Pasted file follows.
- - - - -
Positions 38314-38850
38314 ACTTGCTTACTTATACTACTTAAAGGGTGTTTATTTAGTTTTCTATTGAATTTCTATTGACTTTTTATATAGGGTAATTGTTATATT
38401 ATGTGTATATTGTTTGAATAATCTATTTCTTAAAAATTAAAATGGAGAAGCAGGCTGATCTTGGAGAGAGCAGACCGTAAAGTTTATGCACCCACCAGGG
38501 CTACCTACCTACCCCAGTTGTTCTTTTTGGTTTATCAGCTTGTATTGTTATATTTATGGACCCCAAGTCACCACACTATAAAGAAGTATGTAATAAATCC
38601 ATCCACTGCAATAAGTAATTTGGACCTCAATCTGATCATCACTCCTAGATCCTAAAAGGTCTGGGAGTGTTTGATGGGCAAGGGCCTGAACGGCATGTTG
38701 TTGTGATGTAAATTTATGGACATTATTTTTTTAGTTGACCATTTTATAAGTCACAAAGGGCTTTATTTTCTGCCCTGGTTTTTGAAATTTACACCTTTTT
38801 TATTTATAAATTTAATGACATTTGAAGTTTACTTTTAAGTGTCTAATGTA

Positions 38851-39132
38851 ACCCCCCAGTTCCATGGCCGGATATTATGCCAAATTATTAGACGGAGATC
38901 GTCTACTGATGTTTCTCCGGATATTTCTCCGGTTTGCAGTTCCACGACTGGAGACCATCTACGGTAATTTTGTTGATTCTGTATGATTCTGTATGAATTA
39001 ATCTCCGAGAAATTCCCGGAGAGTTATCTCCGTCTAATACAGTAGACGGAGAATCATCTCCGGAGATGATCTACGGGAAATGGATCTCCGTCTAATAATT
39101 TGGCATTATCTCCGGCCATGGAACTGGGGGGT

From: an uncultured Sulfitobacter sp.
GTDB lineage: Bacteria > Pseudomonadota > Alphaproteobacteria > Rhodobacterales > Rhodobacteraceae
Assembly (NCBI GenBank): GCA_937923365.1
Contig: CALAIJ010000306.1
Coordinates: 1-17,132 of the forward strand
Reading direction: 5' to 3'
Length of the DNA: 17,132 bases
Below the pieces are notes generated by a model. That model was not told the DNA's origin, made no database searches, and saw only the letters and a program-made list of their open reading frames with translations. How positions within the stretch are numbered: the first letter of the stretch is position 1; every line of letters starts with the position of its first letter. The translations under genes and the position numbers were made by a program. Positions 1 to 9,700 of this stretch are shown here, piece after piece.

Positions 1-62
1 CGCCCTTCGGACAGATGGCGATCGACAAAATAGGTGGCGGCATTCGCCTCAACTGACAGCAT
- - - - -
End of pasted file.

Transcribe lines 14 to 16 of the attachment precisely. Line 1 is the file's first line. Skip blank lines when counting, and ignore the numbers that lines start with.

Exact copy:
GTDB lineage: Bacteria > Pseudomonadota > Alphaproteobacteria > Rhodobacterales > Rhodobacteraceae
Assembly (NCBI GenBank): GCA_937923365.1
Contig: CALAIJ010000306.1